Male Stork Flies 14,000km Every Year To See Handicapped Female Partner

Male Stork Flies 14,000km Every Year To See Handicapped Female Partner –


Realistically, how far would you travel to see your mate?

Many of us have visited friends and family 14,000 kilometres away but it doesn’t take THAT much effort to get on a plane, sit down and watch an in-flight film, right?

Well, this faithful male stork flies thousands of miles every single year to join his handicapped female companion who can’t fly. This hurts our hearts.

The story of Klepetan and Malena is one of love and devotion beating the odds.



By late March, Klepetan was back in the tiny village of Brodski Varos, eastern Croatia, for his 16th year in a row, after leaving his winter home in South Africa.

He flies to meet the love of his life, Malena, which translates to ‘Little One’ in Croatian. There Malena waits to start having more babies – adding to the 62 the pair already have.

They’ve certainly been busy each year – making up for lost time, maybe?

Klepetan, named after the knocking sound storks make with their beaks, wears a tracking ring.

Credit: YouTube/ Croatia Full Of Life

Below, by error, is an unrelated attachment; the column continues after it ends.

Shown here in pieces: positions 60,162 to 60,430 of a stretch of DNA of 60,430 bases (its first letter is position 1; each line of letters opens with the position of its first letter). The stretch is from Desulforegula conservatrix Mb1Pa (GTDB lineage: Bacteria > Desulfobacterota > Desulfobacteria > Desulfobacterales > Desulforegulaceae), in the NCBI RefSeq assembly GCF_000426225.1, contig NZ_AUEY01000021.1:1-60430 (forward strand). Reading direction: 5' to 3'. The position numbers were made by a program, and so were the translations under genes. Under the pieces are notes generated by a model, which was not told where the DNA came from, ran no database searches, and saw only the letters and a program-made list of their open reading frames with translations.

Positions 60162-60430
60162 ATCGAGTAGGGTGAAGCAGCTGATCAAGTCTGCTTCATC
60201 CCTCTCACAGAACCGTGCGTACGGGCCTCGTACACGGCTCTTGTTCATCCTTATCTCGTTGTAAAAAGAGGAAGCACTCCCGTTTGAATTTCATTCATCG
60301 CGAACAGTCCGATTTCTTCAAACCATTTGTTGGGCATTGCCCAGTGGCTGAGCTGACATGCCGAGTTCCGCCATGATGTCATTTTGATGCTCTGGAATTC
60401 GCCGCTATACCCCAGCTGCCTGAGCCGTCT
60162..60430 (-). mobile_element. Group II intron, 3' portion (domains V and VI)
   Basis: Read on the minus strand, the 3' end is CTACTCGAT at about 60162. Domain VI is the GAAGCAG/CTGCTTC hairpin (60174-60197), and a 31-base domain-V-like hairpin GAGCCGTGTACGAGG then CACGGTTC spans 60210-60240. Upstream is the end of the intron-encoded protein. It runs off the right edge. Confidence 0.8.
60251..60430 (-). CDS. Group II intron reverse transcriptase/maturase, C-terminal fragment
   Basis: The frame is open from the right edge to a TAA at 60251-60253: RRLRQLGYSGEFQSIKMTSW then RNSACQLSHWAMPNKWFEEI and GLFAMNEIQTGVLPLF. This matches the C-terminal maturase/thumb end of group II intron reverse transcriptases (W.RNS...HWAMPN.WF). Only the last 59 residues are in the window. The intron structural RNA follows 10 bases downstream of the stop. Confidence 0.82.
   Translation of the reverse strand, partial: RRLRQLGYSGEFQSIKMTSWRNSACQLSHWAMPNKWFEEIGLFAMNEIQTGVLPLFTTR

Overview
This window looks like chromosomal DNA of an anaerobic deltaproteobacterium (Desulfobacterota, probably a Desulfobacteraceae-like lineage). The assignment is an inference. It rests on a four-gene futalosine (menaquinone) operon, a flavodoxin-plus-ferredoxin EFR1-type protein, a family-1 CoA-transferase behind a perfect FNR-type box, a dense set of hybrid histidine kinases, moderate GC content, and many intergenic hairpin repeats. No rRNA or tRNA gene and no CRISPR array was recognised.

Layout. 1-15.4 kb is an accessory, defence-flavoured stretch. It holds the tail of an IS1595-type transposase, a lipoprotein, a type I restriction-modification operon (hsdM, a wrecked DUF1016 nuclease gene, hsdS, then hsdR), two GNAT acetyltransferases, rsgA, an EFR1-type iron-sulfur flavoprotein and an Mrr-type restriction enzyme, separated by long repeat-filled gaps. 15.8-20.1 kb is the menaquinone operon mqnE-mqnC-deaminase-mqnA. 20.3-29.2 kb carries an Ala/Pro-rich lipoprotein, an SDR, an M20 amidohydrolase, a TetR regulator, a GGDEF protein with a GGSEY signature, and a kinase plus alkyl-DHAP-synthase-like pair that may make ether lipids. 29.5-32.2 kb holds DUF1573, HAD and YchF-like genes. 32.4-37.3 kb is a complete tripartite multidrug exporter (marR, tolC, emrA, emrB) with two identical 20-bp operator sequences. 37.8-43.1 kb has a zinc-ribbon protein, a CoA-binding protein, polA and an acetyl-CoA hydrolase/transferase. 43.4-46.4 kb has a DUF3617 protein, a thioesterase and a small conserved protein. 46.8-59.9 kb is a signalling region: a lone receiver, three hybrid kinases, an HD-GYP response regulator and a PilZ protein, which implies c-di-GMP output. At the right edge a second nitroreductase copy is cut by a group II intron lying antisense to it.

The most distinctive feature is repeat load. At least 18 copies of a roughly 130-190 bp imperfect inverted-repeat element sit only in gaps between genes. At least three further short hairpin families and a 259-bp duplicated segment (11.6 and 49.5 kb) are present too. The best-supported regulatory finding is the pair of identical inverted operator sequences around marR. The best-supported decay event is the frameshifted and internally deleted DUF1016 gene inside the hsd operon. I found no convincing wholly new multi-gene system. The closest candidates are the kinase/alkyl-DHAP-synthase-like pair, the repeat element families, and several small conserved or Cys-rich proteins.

His final destination has been traced to near Cape Town, South Africa, some 14,500 kilometres (9,000 miles) from Malena.

It takes him a little over a month to make the journey.

What a LAD – this is just too romantic.

The faithful couple’s long-distance relationship has made them celebrities in Croatia.

Local school caretaker, Stjepan Vokic, adopted Malena in 1993 when he found her near a pond, injured by a shot from hunters.

She spends winters in a storage building in what the 71-year-old widower calls an ‘improvised Africa’ with a nest, heating and aquarium.

In spring Vokic makes a gigantic nest for Malena on the building’s roof.

Credit: YouTube/ Croatia Full Of Life

Klepetan, the father stork, teaches his baby storks to fly before migrating with them in early August to southern Africa.

Meanwhile, Malena stays with Vokic, who bathes her and puts cream on her feet to stop them drying out, as she is away from her wetland habitat.

These guys are all as cute as one another.

Vokic told AFP: “I also take her fishing since I can’t take her to Africa. We even watch TV together.

“If I had left her in the pond foxes would have eaten her. But I changed her fate, so now I’m responsible for her life.”

Sounds like they have it all figured out. Can we have our very own Klepetan?



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